There are few greater threats today to our way of life than the urgent, real-time threat of cybersecurity threats. In terms of investment and execution, cyber warfare requires very little tangible commitment and since cyber warfare started, adversaries have reduced the traditional need for jets, missiles, battleships, cruisers, or infantry in their capability to target an adversary. 

It’s Time for a Cybersecurity Reset 

Cybersecurity is a preeminent threat to these United States at this moment in history of equal if not of more importance that some of the items mentioned in Biden’s first address to the nation. We can all agree on the things that we don’t want to lose. Our country needs this administration specifically to help us protect the homeland. Regrettably, despite the rapid alerts that emerged in the wake of the Ukrainian war, our national response feels far too reactive in a world where attacks are all around us and threats are planned weeks, months, and years in advance. 

We are one year into the Biden Administration and we still do not have the improvement in posture that many of us in the industry had hoped for and called for vigorously this last year. I suggest the following urgent developments: 

  • We need to immediately establish a specialized cybersecurity defense taskforce that is both bipartisan and composed of members from the public and private sectors. In order to be effective, this taskforce must be distinct and clearly define itself as the source of defensive cybersecurity for the industry.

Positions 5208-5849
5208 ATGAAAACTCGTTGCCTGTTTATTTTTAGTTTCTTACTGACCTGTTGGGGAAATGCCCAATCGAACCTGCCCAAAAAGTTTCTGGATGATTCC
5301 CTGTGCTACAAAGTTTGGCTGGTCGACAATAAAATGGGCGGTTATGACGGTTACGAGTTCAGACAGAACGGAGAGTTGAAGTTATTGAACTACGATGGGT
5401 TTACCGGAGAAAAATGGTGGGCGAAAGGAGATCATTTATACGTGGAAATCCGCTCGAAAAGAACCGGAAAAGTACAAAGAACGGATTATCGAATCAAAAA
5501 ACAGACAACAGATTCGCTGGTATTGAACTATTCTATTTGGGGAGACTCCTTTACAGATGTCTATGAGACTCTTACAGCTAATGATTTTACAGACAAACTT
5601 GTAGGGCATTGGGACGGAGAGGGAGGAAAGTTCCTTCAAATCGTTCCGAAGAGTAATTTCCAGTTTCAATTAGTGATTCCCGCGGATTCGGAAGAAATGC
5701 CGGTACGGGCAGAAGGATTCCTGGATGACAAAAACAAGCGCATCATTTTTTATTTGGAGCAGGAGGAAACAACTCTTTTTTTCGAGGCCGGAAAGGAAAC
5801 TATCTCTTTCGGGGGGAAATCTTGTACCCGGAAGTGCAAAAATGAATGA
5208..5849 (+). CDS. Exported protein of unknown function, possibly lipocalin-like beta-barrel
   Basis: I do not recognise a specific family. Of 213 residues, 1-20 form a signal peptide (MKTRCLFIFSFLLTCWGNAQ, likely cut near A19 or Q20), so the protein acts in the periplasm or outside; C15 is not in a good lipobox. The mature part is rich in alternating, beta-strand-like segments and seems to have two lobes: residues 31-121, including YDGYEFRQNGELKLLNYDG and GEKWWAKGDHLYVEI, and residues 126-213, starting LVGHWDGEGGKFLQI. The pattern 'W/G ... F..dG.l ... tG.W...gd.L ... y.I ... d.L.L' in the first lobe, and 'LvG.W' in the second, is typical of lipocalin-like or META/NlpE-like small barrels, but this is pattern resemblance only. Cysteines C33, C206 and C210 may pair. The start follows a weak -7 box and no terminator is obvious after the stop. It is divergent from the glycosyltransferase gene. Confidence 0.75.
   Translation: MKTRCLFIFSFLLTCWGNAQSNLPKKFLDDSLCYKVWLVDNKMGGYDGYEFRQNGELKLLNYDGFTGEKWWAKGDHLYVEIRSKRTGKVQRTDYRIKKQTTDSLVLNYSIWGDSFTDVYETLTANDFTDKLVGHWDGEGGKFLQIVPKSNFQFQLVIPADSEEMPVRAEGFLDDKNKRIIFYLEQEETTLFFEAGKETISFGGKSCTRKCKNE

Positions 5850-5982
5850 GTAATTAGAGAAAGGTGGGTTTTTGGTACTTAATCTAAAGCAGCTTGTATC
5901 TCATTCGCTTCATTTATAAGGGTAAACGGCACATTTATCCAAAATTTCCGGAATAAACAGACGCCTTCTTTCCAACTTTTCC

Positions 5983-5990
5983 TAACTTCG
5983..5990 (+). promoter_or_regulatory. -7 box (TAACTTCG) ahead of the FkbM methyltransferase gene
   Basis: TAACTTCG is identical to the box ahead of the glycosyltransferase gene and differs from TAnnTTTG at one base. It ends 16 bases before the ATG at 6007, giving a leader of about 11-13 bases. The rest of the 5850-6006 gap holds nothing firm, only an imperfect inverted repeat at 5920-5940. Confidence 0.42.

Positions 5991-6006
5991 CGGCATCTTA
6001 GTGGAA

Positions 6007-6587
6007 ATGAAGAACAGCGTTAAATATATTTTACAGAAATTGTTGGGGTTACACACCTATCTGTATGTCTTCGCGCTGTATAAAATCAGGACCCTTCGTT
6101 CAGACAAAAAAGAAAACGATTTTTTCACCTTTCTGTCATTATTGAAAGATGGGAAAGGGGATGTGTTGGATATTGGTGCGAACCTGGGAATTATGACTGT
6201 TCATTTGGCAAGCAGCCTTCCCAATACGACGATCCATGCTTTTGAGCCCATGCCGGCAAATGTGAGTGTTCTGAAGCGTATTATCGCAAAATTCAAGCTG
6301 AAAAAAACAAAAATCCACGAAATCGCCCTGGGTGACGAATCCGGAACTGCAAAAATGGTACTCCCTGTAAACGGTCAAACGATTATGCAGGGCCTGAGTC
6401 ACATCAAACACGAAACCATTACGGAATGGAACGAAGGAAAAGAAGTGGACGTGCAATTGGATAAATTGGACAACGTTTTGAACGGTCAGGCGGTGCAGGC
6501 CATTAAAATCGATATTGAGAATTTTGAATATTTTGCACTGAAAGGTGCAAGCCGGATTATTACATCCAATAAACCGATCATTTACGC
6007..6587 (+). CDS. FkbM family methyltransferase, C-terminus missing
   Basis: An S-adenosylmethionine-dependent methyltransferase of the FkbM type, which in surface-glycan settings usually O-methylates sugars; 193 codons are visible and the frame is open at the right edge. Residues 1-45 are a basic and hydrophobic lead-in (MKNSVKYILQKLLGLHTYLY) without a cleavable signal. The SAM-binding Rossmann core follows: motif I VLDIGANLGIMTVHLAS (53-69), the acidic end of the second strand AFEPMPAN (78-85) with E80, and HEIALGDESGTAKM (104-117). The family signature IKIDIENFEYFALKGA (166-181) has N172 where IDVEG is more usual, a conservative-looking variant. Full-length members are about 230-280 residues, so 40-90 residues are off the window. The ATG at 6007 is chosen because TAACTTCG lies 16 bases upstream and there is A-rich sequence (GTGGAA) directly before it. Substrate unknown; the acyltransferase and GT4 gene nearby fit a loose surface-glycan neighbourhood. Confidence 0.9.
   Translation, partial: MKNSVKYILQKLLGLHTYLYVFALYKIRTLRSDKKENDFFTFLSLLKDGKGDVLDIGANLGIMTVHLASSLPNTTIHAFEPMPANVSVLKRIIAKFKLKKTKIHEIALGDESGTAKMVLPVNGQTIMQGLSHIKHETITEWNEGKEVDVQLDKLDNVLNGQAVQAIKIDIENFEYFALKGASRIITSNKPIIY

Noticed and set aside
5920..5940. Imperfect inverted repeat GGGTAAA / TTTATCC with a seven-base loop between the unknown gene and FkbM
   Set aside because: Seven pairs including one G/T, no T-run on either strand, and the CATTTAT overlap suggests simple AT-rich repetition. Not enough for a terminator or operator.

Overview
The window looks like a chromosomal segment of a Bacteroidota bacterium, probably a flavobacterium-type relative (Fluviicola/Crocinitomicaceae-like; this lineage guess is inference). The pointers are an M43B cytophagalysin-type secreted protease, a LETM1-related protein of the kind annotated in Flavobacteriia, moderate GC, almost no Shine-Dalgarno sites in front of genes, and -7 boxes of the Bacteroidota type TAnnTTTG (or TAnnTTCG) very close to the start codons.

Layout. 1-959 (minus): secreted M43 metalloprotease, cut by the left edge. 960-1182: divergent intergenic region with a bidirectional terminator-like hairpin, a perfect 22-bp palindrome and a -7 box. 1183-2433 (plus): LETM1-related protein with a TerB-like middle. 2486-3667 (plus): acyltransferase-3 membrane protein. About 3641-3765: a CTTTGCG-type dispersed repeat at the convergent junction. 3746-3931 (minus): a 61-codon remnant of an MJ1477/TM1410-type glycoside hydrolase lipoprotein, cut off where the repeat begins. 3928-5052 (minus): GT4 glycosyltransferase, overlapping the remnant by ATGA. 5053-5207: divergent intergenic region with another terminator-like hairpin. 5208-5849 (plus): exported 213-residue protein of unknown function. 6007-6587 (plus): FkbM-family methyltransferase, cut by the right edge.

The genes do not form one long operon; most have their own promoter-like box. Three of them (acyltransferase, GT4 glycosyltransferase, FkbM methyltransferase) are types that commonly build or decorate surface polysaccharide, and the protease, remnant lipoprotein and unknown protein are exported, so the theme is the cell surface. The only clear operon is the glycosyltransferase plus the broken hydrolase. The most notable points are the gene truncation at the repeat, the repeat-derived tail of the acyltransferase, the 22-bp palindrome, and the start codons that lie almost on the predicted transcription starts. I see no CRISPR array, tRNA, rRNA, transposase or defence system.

• Further, we must instill a rich climate of collaboration when it comes to cybersecurity, and that starts from the top. Organizations should be encouraged to work side by side with government resources to address their cybersecurity systems and this climate should inspire organizations to partner with services, capabilities, and technologies that are not readily available to these companies alone. 
  • Upskilling all branches of government, media and industry on cybersecurity risks and threats. Many in power still don’t understand the potential crippling effects of a cyber-attack. 
  • While the “Shields Up” alert from CISA is meaningful, a targeted alert systems needs to be created to help not only governmental agencies and enterprises but also hospitals, schools, small and medium businesses understand what their risks are, and what they can tangibly do in this battle. 

Keep Asking Questions 

My hope is that those in leadership roles begin to assert those roles in the form of clear and substantive policies, an architecture of interindustry collaboration, and establishing clear leadership towards leading us on a path to cyber threat mitigation. 

As a nation, we must continue to grow, and we must continue to evolve. We must prioritize the security of our nation, however, and make sense of the universe of threats that surround us. We have not been afforded adequate forums and voices, and so in continuing articles, I will continue to raise questions about what we can do collectively to defend our resources. We need to keep making the world aware about the cybersecurity risks. Every one of us should, including President Biden. 


Check out this piece, originally published in Forbes, here and follow me on LinkedIn.